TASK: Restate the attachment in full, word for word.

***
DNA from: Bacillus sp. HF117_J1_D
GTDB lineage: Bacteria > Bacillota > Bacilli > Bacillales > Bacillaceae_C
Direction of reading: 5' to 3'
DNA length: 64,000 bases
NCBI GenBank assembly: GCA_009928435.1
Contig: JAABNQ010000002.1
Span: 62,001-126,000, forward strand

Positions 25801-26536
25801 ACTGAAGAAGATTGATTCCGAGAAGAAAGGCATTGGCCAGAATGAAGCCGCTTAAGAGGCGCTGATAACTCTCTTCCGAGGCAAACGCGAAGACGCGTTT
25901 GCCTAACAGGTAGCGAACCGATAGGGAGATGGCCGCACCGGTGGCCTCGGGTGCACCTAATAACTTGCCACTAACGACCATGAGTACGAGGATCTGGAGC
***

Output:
DNA from: Bacillus sp. HF117_J1_D
GTDB lineage: Bacteria > Bacillota > Bacilli > Bacillales > Bacillaceae_C
Direction of reading: 5' to 3'
DNA length: 64,000 bases
NCBI GenBank assembly: GCA_009928435.1
Contig: JAABNQ010000002.1
Span: 62,001-126,000, forward strand

Positions 25801-26536
25801 ACTGAAGAAGATTGATTCCGAGAAGAAAGGCATTGGCCAGAATGAAGCCGCTTAAGAGGCGCTGATAACTCTCTTCCGAGGCAAACGCGAAGACGCGTTT
25901 GCCTAACAGGTAGCGAACCGATAGGGAGATGGCCGCACCGGTGGCCTCGGGTGCACCTAATAACTTGCCACTAACGACCATGAGTACGAGGATCTGGAGC